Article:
The Road to Leaving Lockdown

Like most non key-workers, these last three months have been a challenge and a holiday simultaneously. I’m not exactly fighting the global pandemic so I can’t complain too much. But, I’ve never been more anxious about the world, or more relaxed during the day. It’s a weird combination to get used to and, naturally, I’ve gotten a bit too used to it. So, now that we’re starting to ease off the lockdown restrictions I’m worried about what will happen when things fall back into our ‘normal’ state.

Picture this: a brisk walk in the cold air to the train station, being packed into the tube like sardines, sweet release as everyone steps off together, followed by the rush to get into the office. And then sat at a desk for 8 hours, laughing and joking with colleagues – perhaps even a tea round is thrown in the mix.

A woman standing at a station platform as a train rushes past

It seems like an illusion, doesn’t it? Or some distant dream. Instead, our new reality could be alternative shift patterns, company-wide zoom meetings and making individual teas. (The horror!)

And faced with this new world, I wonder: will I be too accustomed to the ‘work from home’ lifestyle and forget that my commute takes over an hour? Will I use that time to recoup my lost sleep or will I pick up reading again? Will I come to resent that commute? And what about my fitness routine? I’ve been so used to working out whenever I please that the idea of having to wake up in the small hours to fit in a gym session before work makes me physically sick.

READ MORE: What I accomplished in lockdown

And yes, I know these are small and petty things to be concerned about, but I am genuinely worried. Worried that after all this time at home, revelling in the freedom to do whatever I want, whenever I want (within the parameters of lockdown), I’m no longer fit to rejoin society. I’ve forgotten the expectations of the world. I don’t remember in-person social cues. And meal prepping has gone to hell.

How about you? Are you ready to rejoin the workforce? Or maybe you never left it? Let me know your thoughts – we’re all in this together after all!

The Best UK Road Trips

The coronavirus pandemic has really put a spanner in the works for most people’s summer holiday plans. Tourism and travel are expecting record low visitors, especially for travel abroad. As a travel blogger, this does have me worried – already I’ve had three trips cancelled. But better safe than sorry!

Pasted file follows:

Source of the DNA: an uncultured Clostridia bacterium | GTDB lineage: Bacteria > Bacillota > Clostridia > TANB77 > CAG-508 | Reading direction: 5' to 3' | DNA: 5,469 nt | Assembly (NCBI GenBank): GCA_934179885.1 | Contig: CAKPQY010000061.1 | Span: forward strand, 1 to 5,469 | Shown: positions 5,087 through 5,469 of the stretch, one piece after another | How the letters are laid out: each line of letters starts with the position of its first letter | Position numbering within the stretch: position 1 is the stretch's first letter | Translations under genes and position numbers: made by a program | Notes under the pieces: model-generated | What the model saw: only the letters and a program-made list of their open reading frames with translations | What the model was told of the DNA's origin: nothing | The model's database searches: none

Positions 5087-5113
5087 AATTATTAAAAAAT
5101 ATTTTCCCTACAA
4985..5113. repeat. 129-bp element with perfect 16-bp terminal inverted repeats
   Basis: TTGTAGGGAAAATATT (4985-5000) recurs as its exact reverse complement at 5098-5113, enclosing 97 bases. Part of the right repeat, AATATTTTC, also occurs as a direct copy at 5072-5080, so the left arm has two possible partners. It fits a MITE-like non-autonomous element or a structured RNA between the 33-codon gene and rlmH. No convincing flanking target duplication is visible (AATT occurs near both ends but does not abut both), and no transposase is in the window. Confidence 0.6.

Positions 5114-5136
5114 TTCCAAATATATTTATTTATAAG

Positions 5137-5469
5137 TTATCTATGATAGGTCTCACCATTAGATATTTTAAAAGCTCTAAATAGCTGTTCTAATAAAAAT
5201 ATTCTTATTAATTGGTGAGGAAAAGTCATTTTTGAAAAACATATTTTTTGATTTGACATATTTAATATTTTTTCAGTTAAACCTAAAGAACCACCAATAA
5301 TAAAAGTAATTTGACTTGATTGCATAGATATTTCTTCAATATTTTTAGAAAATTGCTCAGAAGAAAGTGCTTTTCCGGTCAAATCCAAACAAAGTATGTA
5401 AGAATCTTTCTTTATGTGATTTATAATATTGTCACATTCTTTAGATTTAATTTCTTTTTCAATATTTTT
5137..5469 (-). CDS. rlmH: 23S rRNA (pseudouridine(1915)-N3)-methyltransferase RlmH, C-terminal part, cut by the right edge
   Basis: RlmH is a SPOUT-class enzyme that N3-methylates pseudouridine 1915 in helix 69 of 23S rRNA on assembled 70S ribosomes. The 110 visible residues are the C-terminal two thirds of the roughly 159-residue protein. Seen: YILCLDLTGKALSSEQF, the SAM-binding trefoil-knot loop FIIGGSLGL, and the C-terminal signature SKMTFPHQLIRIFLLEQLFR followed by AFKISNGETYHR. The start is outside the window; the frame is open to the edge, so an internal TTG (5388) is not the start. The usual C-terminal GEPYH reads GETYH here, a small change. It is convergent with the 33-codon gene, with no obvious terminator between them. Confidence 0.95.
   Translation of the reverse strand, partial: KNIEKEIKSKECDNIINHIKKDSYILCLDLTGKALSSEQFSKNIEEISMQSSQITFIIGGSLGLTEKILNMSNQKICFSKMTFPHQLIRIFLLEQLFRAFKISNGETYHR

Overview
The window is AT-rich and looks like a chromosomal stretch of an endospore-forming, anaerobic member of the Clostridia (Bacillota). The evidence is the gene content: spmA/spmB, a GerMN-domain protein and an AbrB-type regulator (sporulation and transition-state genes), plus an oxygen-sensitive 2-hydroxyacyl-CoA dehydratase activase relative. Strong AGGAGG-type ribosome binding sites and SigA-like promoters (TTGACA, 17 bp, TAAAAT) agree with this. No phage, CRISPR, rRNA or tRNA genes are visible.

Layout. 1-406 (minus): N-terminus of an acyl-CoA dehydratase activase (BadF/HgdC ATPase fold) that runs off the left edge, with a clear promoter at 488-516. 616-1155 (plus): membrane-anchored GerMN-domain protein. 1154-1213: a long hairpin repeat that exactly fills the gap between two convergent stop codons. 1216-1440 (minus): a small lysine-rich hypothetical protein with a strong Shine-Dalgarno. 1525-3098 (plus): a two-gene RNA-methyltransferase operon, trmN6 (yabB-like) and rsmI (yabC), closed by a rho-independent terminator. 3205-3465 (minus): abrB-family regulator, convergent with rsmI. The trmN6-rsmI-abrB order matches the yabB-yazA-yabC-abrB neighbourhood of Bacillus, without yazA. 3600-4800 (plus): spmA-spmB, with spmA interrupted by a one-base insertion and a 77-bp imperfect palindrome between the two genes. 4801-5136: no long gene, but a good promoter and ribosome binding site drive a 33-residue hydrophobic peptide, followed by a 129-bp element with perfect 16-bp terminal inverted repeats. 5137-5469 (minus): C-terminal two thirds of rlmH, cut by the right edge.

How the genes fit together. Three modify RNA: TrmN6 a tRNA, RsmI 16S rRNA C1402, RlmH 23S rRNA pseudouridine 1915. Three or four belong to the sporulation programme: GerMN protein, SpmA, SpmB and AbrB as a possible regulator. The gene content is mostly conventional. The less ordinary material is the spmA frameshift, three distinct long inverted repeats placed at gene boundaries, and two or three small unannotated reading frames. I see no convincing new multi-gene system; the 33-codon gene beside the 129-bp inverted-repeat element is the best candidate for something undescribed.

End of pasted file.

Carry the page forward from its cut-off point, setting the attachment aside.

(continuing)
The UK government is now hoping that our infection rate R will be low enough by the summer for some hospitality services to reopen. So, with that in mind, here are some UK travel ideas, including beauty spots and roadtrips galore.

Cheddar Gorge, Somerset

Set within the Mendip Hills in Somerset, Cheddar Gorge was England’s top road trip according to Click4Reg who found the location was tagged almost 60,000 times on Instagram. At 400 feet deep and nearly three miles long, this collection of cliffs is well worth a visit.

Lake District

One of the most beautiful lakes in the world, Britain’s largest National Park and World Heritage Site in Cumbria was tagged over 2 million times on Instagram, according to data from Faraway Garden Furniture. It’s a spectacular beauty spot in the UK and makes for an ideal walking holiday or day trip.

IMAGE CREDIT: Daniel Kay

Hardknott Pass was rated as one of England’s top road tripping destinations, too. So, kill two birds with one stone by visiting this stunning nature site, while also experiencing an exciting journey.

Peak District

This National Park spans across Derbyshire, Cheshire, Greater Manchester, Staffordshire and Yorkshire, so if you live in any of these areas count yourself lucky to have such a stunning spot on your doorstep. As well as being a top walking destination, according to data commissioned by Click4Reg, two popular road trips cross through this site.

READ MORE: The most beautiful lakes in the world

Snake Pass, was hashtagged over 12,000 times on Instagram. The road links cities in Greater Manchester and North Yorkshire and is often used by commuters. But it still ranks highly as a destination in its own right, especially for cyclists and driving enthusiasts. Woodhead Pass was less popular, with just under 2,000 hashtags. This route is a major A road, but utterly beautiful as it passes through the Pennines.